The Israel Post Authority had been marketing and advertising an expedited service titled “Post 24.” By paying an extra amount of money at post office branches, customers were told that addressees will receive letters within 24 hours.
However, not all letters sent via the “Post 24” service reached their destination within 24 hours. For example, the media recently reported that a couple who sent out wedding invitations using the “Post 24” service, later discovered that part of the invitees received the invitations after the wedding. One recipient received his invitation 56 days after its mailing.
In March 2015, the Jerusalem District Court authorized a class action against the Post Authority. In its defense, the Post Authority claimed that it published an undertaking that 87% of the letters sent via the service will reach their destinations within the advertised time frame. This information was published within the Post Authority’s official website. In addition, the Post Authority claimed that 87% of letters reaching their destination within the advertised time frame is reasonable because all consumers expect a certain failure percentage.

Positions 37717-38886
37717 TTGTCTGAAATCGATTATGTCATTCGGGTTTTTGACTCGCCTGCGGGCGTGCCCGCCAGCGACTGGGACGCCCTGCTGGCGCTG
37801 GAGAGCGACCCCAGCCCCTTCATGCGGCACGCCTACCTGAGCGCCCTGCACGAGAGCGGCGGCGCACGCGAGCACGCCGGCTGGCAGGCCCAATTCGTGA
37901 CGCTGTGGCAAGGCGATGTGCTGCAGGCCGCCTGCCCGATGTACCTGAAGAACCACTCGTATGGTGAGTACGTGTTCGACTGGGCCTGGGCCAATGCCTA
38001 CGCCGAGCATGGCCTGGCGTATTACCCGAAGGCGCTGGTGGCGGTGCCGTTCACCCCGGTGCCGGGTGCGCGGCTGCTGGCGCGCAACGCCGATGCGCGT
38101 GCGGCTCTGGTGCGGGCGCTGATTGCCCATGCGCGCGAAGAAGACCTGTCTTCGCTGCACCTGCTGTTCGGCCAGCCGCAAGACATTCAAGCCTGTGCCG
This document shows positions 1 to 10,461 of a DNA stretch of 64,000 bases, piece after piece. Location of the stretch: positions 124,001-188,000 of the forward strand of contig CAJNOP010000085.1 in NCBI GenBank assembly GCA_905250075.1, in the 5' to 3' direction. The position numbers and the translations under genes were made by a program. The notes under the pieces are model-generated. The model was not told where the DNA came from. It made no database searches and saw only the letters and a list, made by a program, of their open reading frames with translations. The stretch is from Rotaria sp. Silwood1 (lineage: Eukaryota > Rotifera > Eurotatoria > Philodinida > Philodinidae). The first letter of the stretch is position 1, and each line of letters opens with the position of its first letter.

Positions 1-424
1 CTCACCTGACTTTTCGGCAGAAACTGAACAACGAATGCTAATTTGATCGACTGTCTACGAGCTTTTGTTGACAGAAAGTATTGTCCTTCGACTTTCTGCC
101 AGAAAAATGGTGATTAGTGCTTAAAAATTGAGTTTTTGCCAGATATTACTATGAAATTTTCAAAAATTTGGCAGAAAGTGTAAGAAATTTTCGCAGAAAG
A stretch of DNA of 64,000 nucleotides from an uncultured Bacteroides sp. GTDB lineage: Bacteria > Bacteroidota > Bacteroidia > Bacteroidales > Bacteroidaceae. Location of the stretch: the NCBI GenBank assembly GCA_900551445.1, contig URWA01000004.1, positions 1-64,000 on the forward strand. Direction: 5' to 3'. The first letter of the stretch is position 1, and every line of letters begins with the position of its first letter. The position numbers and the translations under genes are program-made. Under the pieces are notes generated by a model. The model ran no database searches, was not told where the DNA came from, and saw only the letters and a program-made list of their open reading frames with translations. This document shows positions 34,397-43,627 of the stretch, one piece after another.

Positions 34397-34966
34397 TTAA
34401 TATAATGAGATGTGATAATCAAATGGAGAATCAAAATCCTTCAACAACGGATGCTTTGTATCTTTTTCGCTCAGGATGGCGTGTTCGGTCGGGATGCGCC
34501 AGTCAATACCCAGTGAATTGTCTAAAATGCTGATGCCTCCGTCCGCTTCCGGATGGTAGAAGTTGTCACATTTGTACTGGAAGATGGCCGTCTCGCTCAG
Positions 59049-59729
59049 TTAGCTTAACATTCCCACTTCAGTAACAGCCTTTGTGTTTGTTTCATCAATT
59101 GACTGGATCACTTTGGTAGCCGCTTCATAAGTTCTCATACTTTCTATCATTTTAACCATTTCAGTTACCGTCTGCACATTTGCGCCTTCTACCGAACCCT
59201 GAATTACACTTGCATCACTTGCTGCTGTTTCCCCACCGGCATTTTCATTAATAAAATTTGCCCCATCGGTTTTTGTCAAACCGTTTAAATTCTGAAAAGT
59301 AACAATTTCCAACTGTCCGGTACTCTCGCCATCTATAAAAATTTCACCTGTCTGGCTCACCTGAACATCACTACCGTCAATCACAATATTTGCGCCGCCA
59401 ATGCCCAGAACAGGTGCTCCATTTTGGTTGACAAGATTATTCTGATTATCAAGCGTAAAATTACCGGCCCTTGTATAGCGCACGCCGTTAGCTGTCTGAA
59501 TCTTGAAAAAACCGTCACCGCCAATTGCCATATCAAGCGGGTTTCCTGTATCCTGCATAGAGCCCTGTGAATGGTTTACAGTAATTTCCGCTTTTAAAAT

The District Court held on two major points. First, it claimed that the “87% undertaking” is an essential and fundamental fact, which, per the Israel Consumer Protection Law, should be disclosed to consumers. Perhaps if the undertaking was closer to a 100 % success rate, the court would have held differently.
Secondly, it held that the Post Authority did not sufficiently disclose the relevant information to consumers. Publication of the “87% undertaking” in the internet will not suffice, while in the different post office branches, this information was not conveyed to consumers within the relevant advertising and marketing material.
The Post Authority recently requested a leave to appeal before the Israel Supreme Court. The Israel Supreme Court denied the appeal and upheld the gist of the Consumer Protection Law which safeguards against misrepresentation.